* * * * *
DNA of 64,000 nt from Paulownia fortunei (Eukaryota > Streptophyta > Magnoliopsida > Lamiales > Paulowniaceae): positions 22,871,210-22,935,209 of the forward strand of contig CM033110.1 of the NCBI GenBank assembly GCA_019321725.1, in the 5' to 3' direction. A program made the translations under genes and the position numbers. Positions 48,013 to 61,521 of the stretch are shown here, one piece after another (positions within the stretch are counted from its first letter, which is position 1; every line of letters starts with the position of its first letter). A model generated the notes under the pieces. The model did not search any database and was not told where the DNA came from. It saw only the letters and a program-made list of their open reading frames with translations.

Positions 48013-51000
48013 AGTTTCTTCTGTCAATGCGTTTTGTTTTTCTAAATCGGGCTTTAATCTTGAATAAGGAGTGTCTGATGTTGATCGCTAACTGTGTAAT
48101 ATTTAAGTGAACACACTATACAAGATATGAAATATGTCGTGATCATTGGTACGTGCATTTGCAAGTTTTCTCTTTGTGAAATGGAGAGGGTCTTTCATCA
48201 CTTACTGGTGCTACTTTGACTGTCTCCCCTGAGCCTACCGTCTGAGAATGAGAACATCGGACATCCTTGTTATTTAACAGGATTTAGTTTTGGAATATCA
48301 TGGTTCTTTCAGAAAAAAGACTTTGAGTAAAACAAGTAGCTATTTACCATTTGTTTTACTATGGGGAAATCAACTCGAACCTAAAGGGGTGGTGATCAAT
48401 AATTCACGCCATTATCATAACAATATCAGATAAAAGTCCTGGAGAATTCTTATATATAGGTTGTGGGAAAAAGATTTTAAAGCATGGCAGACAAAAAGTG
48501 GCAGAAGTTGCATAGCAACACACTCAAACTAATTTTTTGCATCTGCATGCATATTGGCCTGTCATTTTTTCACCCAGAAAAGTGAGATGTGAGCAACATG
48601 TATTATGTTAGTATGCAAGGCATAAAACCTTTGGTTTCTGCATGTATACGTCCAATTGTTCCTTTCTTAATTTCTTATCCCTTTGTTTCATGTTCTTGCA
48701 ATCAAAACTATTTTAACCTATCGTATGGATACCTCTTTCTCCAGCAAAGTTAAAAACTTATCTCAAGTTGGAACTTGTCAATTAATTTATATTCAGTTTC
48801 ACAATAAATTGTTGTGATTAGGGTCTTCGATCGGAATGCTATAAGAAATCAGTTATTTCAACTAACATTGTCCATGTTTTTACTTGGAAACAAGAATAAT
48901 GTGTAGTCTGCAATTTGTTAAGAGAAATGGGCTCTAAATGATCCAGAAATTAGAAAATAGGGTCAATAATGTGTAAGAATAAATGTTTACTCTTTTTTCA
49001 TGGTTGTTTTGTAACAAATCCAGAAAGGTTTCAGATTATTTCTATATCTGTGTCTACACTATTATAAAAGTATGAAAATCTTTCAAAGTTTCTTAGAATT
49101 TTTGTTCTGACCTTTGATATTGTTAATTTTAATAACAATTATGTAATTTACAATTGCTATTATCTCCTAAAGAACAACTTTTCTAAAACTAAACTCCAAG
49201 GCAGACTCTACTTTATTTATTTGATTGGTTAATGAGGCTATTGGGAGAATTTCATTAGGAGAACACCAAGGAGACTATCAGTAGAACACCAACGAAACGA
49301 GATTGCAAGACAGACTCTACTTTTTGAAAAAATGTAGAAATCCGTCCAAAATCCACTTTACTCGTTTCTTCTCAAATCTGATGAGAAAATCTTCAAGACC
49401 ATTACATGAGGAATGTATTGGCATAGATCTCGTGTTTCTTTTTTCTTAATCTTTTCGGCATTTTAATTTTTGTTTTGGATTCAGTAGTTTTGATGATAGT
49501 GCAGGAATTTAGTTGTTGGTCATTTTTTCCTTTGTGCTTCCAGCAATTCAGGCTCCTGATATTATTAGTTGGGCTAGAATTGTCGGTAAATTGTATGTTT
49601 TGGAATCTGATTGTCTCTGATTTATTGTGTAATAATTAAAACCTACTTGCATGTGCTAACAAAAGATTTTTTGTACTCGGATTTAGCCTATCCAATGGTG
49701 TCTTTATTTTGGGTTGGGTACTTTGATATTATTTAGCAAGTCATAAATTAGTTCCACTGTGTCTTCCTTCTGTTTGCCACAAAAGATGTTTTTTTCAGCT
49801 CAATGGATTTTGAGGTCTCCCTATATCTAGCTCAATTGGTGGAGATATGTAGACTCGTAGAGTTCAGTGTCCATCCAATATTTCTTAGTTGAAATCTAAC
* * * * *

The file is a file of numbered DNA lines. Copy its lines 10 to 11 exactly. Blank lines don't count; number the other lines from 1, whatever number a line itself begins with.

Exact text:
48701 ATCAAAACTATTTTAACCTATCGTATGGATACCTCTTTCTCCAGCAAAGTTAAAAACTTATCTCAAGTTGGAACTTGTCAATTAATTTATATTCAGTTTC
48801 ACAATAAATTGTTGTGATTAGGGTCTTCGATCGGAATGCTATAAGAAATCAGTTATTTCAACTAACATTGTCCATGTTTTTACTTGGAAACAAGAATAAT